23. A. C. Turner, C. Manolatou, B. S. Schmidt, M. Lipson, M. A. Foster, J. E. Sharping, and A. L. Gaeta, “Tailored anomalous group-velocity dispersion in silicon channel waveguides,” Opt. Express **14**, 4357–4362 (2006). [CrossRef] [PubMed]

7. L. Zhang, Y. Yue, Y. Xiao-Li, J. Wang, R. G. Beausoleil, and A. E. Willner, “Flat and low dispersion in highly nonlinear slot waveguides,” Opt. Express **18**, 13187–13193 (2010). [CrossRef] [PubMed]

9. L. Zhang, Y. Yue, R. G. Beausoleil, and A. E. Willner, “Flattened dispersion in silicon slot waveguides,” Opt. Express **18**, 20529–20534 (2010). [CrossRef] [PubMed]

24. L. Zhang, Q. Lin, Y. Yue, Y. Yan, R. G. Beausoleil, and A. E. Willner, “Silicon waveguide with four zero-dispersion wavelengths and its application in on-chip octave-spanning supercontinuum generation,” Opt. Express **20**, 1685–1690 (2012). [CrossRef] [PubMed]

25. L. Zhang, Y. Yue, Y. Xiao-Li, R. G. Beausoleil, and A. E. Willner, “Highly dispersive slot waveguides,” Opt. Express **17**, 7095–7101 (2009). [CrossRef] [PubMed]

*a*≫

*λ*

_{0}/

*n*) periodic modulation of the effective mode index along the propagation direction, with a periodicity

*a*. This adds a negative contribution of 2

*πm*/

*a*(

*m*= 1, 2, 3,...) to the phase matching condition (4). If properly designed, this allows the fulfillment of Eq. (4) in many conditions [26

26. J. B. Driscoll, N. Ophir, R. R. Grote, J. I. Dadap, N. C. Panoiu, K. Bergman, and R. M. Osgood, “Width-modulation of Si photonic wires for quasi-phase-matching of four-wave-mixing: experimental and theoretical demonstration,” Opt. Express **20**, 9227–9242 (2012). [CrossRef] [PubMed]

*a*<

*λ*

_{0}/

*n*. This refractive index modulations causes a 1-D photonic bandgap, which leads to additional band bending in its vicinity. This band bending yields an anomalous contribution to the GVD that can be used to achieve zero GVD. In practice, such a structure could be achieved by exploiting the photorefractive effect of As

_{2}S

_{3}. It is widely reported that the refractive index of chalcogenide glasses can be changed by illumination with above bandgap radiation. In the case of As

_{2}S

_{3}the refractive index can be altered up to 0.1 by exposure to visible or UV light [27

27. R. Todorov, D. Tsankov, J. Pirov, and K. Petkov, “Structure and optical properties of thin As_{2}S_{3} In_{2}S_{3} films,” J. Phys. D: Appl. Phys. **44**, 305401 (2011). [CrossRef]

### 3.1. Numerical Model

*n*

_{1}≈ 2.3 and

*n*

_{2}=

*n*

_{1}+ 0.05 is depicted in Fig. 3(a). The index

*n*1 corresponds to that of unexposed As

_{2}S

_{3}calculated by Sellmeier eq. with parameters given in Table 1. The offset of 0.05 was arbitrarily chosen as half of the maximum refractive index change reported in [27

27. R. Todorov, D. Tsankov, J. Pirov, and K. Petkov, “Structure and optical properties of thin As_{2}S_{3} In_{2}S_{3} films,” J. Phys. D: Appl. Phys. **44**, 305401 (2011). [CrossRef]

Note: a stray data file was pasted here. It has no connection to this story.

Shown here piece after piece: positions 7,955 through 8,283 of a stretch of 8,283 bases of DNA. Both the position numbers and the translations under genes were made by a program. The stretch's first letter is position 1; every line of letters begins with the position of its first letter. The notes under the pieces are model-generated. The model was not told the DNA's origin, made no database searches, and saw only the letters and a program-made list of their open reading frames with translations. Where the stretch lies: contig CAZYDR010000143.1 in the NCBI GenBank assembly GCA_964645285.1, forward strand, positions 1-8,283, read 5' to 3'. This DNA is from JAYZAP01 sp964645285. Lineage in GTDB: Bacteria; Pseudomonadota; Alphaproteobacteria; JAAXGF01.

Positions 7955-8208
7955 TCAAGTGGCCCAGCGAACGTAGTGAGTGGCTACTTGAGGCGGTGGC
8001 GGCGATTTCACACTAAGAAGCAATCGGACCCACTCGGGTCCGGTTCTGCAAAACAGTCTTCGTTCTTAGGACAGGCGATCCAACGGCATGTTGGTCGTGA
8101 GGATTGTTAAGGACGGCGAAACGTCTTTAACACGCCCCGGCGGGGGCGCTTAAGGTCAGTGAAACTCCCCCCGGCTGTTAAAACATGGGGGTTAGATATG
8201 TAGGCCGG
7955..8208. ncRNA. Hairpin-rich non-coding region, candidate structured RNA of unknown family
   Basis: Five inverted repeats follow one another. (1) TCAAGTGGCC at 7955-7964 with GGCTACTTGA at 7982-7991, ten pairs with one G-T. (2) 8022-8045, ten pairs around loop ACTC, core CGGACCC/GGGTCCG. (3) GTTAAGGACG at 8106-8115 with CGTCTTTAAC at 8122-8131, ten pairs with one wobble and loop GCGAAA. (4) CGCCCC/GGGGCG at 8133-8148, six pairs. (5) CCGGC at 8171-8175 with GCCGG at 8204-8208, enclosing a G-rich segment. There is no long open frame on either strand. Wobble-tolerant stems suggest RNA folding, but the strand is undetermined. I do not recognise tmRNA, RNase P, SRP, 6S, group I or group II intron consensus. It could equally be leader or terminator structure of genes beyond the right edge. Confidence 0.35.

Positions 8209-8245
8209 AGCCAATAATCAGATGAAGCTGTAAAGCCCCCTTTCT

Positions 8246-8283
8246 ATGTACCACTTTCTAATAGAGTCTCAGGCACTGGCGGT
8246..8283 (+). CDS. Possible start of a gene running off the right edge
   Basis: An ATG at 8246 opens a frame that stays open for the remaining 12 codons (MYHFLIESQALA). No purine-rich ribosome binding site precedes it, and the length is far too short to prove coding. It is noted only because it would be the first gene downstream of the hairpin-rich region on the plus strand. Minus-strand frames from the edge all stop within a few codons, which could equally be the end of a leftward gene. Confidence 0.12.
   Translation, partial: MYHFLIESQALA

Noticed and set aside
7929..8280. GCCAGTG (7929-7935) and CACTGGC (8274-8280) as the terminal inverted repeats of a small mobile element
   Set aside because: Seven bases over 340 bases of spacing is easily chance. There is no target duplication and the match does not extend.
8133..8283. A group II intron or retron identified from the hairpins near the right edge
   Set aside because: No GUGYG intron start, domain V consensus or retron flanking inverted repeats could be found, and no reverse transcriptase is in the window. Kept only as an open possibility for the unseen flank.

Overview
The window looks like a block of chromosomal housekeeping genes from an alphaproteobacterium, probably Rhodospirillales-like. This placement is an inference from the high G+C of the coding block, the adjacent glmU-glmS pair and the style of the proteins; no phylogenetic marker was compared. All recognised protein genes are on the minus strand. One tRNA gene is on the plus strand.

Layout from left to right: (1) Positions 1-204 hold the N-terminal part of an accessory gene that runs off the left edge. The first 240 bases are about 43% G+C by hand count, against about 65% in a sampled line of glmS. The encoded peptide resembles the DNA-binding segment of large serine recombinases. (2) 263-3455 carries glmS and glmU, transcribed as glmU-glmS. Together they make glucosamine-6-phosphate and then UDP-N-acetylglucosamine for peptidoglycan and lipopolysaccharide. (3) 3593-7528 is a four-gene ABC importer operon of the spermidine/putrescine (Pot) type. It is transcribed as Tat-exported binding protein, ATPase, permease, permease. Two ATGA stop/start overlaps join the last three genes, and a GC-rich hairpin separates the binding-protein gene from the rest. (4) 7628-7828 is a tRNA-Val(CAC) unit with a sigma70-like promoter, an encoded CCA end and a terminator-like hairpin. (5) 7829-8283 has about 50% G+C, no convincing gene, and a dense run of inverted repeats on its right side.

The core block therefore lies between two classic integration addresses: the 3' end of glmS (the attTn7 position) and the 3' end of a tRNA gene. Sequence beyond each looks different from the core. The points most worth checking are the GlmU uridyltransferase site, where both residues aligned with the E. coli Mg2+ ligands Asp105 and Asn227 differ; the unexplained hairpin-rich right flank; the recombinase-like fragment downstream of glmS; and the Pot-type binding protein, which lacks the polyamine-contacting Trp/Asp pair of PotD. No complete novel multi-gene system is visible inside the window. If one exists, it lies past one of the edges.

_{2}S

_{3}-layer is the same as the height of the waveguide and the upper half space above the waveguide is assumed to be air. Such a structure might be fabricated by periodic exposure of an already deposited As

_{2}S

_{3}film. The eigenfrequencys

*ω*(

*k*) of such a periodic system for given

*k*= 2

*π*/

*λ*-vectors were calculated in a 3D geometry using periodic boundary conditions in the propagation direction

*z*[28]. The finite element software COMSOL [18

18. “www.comsol.com”.

*n*

_{1}of the materials for different eigenfrequencies into account. The cross section of the waveguide geometry corresponds to the optimum condition with minimum

*A*

_{eff}as described above. For a one-dimensional periodic index modulation a band gap around

*λ*

_{0}/2

*n*=

*a*is expected [29]. For a design wavelength of

*λ*

_{0}= 1550 nm this leads to

*a*≈ 330 nm. To test the flexibility of our strategy we calculated the eigenfrequencies for different lattice constants

*a*.

### 3.2. Results

*a*= 380 nm is shown in Fig. 3(b). It shows the waveguide mode which is folded back, forming a bandgap at the Brillouin zone edge. Above the gap the guided modes of the second band extend up to the shaded area where the waveguide modes are able to couple to the As

_{2}S

_{3}-slab modes left and right of the waveguide and become lossy (light cone). To compensate the usual normal dispersion of the material and the waveguide mode the band bending of the second band around the upper band edge will be exploited. Only there the GVD vanishes.

*a*= 300 nm, 320 nm,...,400 nm are shown on Fig. 4(a). There a clear zero crossing is observed, which shifts to longer wavelengths for larger lattice constants. A |GVD| < 0.5 ps/(nm m) is achieved within a wavelength range of Δ

*λ*≈ 10 nm. This graph also represents the huge flexibility for tuning the GVD = 0 frequency to the desired spectral region. By simply changing the period of the index modulation the condition GVD = 0 can be shifted to nearly any wavelength within the near infra-red. The cross section of the waveguide can be left unchanged. In this way the method used here allows to choose the cross section of the waveguide in such a way to optimize parameters like effective mode area or FOM and then adjust the period of the index modulation to achieve the phase matching condition (GVD = 0) at the desired wavelength.